It’s also unscripted. Very much so.  I found myself saying phrases I’ve never used before, and in parts, I find myself sounding grumpy.  I know that because I was grumpy.  Nutn had made a big deal about being in the wilderness when he did his review.  He voiced his opinion that being “in the wild” made the test more accurate than if it was made in his back yard.  I’ve always had a problem with that line of thought.  I feel that you should practice in the comfort of your own back yard because not only does it give you more time to practice your skills, but the familiarity of your surroundings helps you focus on what you are doing and not what is going on around you.  This gives you the familiarity of the task when you do go out into the field.

I was also a little frustrated by my weather conditions. Nutn had done his testing in the snow-capped mountains of Utah.  I live in Florida.  It doesn’t snow here.  In fact, it was in the 50s that night.  But it had rained heavily for two days, two days prior.  Everything w3as still wet.  How would I show that?  I went to the swale and showed how much water was in it after those days of drying out.  There was a light breeze blowing as well.  I wore a T-shirt with no jacket to feel some coolness as I went about starting the project.

There were some funny moments where I had kneeled down on the lanyard of my multi-tool and had to shift to free it; or when I put the dried Spanish Moss over the lit fuel tablet and had it almost combust into flames in my hand.

The fire went off without a hitch and about the only real regret I had was in not clarifying that I had used the back of the saw in my multi-tool to scrape the ferro rod and not the teeth.   It’s easily shown in the video, but I still wish I had explained this part better.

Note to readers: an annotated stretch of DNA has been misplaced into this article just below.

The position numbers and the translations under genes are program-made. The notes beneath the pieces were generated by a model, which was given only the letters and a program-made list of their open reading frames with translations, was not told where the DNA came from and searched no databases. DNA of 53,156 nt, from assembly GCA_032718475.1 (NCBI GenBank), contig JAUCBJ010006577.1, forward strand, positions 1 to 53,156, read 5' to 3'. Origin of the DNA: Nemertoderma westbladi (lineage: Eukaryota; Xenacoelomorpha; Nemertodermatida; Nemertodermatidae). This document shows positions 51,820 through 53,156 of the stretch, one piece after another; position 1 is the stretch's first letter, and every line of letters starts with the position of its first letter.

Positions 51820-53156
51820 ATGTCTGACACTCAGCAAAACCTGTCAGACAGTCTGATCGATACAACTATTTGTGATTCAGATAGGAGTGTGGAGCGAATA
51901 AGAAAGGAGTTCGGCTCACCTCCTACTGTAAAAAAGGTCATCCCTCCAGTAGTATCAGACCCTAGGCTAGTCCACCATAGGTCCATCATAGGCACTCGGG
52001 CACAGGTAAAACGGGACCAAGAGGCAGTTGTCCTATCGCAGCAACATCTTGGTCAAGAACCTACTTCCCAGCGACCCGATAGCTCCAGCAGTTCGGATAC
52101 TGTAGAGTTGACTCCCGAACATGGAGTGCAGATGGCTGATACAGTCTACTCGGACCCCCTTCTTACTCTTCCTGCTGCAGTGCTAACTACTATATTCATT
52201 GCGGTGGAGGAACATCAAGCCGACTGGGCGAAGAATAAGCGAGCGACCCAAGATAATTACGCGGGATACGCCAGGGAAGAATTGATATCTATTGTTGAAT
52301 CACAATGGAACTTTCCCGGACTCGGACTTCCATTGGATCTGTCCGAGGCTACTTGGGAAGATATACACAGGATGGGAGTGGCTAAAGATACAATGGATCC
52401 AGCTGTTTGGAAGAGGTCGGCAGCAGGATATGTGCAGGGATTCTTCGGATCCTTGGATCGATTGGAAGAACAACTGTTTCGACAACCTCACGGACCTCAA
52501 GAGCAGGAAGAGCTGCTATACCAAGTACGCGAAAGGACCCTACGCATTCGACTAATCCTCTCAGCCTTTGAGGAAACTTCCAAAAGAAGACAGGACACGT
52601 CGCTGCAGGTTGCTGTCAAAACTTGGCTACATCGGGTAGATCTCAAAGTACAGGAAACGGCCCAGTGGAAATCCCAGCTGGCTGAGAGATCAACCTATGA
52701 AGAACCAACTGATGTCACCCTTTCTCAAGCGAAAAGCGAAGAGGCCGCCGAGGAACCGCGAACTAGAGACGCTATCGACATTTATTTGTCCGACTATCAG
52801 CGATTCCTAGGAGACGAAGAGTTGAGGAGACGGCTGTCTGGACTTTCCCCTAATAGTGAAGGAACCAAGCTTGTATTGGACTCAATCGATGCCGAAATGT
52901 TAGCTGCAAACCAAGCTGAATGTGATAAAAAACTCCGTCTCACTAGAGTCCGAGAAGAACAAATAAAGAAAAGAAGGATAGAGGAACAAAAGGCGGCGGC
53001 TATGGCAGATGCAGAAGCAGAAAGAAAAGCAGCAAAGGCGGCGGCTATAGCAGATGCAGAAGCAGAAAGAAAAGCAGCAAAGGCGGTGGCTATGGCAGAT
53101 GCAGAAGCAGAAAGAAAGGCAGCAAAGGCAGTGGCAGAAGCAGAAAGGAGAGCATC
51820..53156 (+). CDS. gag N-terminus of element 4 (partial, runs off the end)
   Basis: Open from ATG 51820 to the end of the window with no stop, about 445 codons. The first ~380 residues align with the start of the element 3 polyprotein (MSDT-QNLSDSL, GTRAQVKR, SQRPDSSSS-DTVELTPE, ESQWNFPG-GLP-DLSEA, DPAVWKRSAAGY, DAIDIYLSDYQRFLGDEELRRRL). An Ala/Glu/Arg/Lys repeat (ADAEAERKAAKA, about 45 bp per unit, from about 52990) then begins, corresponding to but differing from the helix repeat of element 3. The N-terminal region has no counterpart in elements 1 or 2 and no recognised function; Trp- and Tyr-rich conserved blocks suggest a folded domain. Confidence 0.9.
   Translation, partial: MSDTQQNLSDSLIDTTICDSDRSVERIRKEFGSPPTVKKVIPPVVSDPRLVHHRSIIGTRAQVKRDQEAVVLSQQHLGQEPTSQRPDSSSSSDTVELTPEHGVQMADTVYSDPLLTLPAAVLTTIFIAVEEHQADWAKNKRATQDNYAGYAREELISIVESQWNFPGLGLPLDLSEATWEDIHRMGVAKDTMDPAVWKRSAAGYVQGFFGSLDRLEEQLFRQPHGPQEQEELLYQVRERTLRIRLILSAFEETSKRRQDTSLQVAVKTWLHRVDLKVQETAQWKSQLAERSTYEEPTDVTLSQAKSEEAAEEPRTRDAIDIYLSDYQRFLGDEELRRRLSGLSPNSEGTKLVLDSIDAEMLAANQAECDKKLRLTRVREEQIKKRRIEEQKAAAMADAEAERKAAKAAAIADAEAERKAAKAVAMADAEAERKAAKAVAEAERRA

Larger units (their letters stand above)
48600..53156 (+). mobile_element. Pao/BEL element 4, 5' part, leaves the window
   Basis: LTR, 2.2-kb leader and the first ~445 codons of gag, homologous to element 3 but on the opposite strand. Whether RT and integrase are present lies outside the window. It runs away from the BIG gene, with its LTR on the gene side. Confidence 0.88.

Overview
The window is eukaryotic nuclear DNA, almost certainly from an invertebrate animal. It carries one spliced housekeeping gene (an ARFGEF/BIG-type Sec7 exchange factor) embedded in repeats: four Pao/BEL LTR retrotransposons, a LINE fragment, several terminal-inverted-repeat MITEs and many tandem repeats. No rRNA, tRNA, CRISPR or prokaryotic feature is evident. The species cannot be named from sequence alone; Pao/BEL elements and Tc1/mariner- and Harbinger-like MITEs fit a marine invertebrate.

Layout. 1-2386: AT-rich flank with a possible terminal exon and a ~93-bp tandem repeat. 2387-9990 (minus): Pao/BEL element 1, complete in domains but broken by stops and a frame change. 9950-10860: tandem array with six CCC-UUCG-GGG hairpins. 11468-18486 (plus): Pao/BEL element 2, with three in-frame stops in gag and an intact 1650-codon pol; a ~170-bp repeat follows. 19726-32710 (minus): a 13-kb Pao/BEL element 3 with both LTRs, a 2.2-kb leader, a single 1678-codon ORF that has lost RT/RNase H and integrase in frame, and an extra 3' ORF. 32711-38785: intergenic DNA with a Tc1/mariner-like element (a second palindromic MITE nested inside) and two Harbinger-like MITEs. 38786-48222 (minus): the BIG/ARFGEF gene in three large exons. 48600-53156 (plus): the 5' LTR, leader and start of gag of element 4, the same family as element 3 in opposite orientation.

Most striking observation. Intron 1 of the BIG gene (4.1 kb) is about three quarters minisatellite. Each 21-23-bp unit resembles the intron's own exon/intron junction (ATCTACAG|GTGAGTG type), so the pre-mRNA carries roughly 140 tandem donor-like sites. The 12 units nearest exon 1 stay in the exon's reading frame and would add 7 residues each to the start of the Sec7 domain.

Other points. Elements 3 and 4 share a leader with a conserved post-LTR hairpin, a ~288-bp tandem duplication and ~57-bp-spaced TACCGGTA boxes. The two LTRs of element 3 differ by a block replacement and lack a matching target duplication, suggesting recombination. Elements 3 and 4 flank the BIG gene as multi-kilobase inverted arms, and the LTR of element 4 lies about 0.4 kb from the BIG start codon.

Oh well, no matter.

After enjoying the fire, I came inside and started processing the film for transfer to YouTube. It took over two and a half hours of editing, saving, converting, and uploading to get the five minute long vide up on YouTube.

I didn’t mind though, once I had posted the reply on Nutn’s video. I had made my point.

I got a few people to look at it and two responses to it on his page. Just as I expected.  What I didn’t expect was to get a subscriber of my own.  I had made this video just to point out a different point of view and result.  I had not planned on anything bigger.

Now I’m wondering if this is something I should pursue? I like being outdoors and teaching new skills. It would easily fit into my blog as well.  But would you like it?  Is it something you would like to see as a semi-standard on this blog?  Will you find the subject interesting?  Bushcrafting/camping is big on TV right now, but is it over done.  I’m no master.  I’m just a student learning as I go.  I would be showing you what I learned and how I learned it.

Are you interested?

Here is the video I made and beneath it will be NutnFancy’s video so you can see how mine fits in relation.